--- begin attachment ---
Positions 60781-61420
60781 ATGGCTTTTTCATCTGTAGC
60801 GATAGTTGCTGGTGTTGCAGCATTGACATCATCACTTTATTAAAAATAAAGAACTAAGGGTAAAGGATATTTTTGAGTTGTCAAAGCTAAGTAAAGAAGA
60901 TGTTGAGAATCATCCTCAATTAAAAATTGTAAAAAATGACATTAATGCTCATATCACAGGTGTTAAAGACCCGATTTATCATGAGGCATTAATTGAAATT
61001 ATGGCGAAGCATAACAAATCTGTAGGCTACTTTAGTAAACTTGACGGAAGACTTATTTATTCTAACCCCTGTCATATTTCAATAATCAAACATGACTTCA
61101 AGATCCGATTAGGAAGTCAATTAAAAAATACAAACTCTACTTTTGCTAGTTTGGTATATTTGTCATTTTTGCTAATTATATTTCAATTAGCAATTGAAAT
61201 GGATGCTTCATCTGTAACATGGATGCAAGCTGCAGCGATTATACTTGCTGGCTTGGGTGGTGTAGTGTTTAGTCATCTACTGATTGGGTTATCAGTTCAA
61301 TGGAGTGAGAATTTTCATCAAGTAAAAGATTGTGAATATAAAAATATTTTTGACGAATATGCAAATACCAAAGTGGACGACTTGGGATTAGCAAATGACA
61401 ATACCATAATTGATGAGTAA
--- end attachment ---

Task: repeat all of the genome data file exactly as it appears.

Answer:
Positions 60781-61420
60781 ATGGCTTTTTCATCTGTAGC
60801 GATAGTTGCTGGTGTTGCAGCATTGACATCATCACTTTATTAAAAATAAAGAACTAAGGGTAAAGGATATTTTTGAGTTGTCAAAGCTAAGTAAAGAAGA
60901 TGTTGAGAATCATCCTCAATTAAAAATTGTAAAAAATGACATTAATGCTCATATCACAGGTGTTAAAGACCCGATTTATCATGAGGCATTAATTGAAATT
61001 ATGGCGAAGCATAACAAATCTGTAGGCTACTTTAGTAAACTTGACGGAAGACTTATTTATTCTAACCCCTGTCATATTTCAATAATCAAACATGACTTCA
61101 AGATCCGATTAGGAAGTCAATTAAAAAATACAAACTCTACTTTTGCTAGTTTGGTATATTTGTCATTTTTGCTAATTATATTTCAATTAGCAATTGAAAT
61201 GGATGCTTCATCTGTAACATGGATGCAAGCTGCAGCGATTATACTTGCTGGCTTGGGTGGTGTAGTGTTTAGTCATCTACTGATTGGGTTATCAGTTCAA
61301 TGGAGTGAGAATTTTCATCAAGTAAAAGATTGTGAATATAAAAATATTTTTGACGAATATGCAAATACCAAAGTGGACGACTTGGGATTAGCAAATGACA
61401 ATACCATAATTGATGAGTAA